Your weekend long reads...
  • The Wall Street Journal explores a seismic shift in modern industries: innovation is being hoarded rather than disseminated
  • The Economist ruffled some feathers with this article: the case for a second Brexit referendum
  • Bloomberg Businessweek delves into a little-known consequence of Japan's ageing population: cleaning up what is left behind
Quote of the week... 
“Public health ethics are clearly not keeping pace with the development of new technologies, in fact, they haven’t even been at the races. The consequences of antenatal screening on the Down’s syndrome community have been profound, enabling a kind of informal eugenics.” - The 'designer babies' debate has spilled over from university philosophy tutorials into the mainstream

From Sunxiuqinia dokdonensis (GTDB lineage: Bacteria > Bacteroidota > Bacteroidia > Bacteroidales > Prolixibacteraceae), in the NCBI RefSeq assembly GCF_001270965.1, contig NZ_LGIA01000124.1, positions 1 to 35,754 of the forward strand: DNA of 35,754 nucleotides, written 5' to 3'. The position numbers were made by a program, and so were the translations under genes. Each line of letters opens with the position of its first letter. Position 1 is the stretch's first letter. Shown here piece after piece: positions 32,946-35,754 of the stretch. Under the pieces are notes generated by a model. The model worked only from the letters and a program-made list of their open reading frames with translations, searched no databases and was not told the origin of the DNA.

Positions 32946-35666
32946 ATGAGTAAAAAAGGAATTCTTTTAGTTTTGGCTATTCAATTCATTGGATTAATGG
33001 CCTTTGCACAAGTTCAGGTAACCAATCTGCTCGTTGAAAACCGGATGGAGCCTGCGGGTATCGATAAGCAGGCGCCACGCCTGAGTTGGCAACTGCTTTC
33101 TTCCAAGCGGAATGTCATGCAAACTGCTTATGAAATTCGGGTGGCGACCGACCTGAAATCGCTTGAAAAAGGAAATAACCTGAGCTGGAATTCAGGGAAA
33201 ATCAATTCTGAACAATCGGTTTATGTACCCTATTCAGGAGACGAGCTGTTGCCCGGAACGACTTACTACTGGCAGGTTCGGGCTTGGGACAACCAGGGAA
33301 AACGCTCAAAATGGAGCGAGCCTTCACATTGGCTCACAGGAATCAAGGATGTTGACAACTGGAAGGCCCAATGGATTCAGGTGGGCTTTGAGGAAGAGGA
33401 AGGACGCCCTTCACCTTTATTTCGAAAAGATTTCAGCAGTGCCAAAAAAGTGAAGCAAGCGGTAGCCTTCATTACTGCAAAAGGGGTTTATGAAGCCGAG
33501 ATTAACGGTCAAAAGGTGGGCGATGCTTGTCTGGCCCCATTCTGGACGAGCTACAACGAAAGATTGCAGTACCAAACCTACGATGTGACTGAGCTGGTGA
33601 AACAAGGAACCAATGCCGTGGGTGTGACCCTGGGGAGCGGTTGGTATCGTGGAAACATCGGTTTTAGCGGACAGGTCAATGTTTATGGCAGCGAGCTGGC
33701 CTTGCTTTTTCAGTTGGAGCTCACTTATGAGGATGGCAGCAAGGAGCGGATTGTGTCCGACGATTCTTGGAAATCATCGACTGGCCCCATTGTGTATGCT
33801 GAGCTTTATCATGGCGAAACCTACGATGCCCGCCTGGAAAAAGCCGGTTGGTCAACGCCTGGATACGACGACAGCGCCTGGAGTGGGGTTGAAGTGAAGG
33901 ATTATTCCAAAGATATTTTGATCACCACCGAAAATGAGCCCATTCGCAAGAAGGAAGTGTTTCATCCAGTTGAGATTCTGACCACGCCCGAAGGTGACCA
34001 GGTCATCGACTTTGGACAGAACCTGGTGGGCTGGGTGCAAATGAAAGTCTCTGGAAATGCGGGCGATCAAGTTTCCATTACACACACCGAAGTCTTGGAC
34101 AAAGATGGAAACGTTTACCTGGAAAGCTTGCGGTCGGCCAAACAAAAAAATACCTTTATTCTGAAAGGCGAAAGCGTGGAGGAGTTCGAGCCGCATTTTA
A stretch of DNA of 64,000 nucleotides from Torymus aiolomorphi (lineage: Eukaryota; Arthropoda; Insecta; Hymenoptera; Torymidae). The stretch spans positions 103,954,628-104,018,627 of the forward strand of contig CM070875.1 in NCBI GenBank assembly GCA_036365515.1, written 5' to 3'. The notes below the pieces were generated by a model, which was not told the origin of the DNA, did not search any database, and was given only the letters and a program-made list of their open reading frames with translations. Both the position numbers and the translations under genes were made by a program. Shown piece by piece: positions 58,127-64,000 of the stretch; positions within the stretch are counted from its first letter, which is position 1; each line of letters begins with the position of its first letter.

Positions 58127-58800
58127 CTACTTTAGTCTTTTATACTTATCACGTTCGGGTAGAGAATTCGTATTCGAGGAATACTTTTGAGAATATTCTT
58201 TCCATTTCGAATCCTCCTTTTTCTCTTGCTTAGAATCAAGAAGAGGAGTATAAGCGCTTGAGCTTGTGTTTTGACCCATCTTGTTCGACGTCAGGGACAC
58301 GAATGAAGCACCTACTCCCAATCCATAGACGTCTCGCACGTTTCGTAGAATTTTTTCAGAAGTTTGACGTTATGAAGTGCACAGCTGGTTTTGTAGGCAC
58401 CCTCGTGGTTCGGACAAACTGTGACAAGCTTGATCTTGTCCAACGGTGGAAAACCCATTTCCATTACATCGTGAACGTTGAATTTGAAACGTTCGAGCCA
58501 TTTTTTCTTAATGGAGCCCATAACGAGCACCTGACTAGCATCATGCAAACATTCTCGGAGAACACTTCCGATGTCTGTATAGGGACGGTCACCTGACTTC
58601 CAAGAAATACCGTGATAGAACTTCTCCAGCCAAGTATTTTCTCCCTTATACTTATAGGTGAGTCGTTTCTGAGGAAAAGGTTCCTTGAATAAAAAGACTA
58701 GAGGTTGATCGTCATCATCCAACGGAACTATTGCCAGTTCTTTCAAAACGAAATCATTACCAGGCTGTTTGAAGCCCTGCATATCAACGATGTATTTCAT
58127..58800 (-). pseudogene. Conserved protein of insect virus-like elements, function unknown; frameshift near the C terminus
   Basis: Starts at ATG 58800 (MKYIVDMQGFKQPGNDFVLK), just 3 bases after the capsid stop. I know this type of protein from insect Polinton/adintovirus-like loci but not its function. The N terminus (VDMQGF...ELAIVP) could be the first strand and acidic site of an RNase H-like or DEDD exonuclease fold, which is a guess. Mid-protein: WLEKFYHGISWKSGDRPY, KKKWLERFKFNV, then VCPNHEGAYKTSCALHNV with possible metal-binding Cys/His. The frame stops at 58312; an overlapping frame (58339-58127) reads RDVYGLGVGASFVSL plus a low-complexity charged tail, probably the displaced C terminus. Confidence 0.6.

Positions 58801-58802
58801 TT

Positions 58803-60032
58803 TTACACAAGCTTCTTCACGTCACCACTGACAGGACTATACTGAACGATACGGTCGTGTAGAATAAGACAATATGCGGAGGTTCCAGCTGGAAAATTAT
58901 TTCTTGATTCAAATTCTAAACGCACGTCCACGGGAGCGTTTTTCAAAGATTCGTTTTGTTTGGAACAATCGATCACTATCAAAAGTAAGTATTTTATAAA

What to watch next week...
Pakistans presidential elections. 

One last thing... 
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Tom Wharton for inkl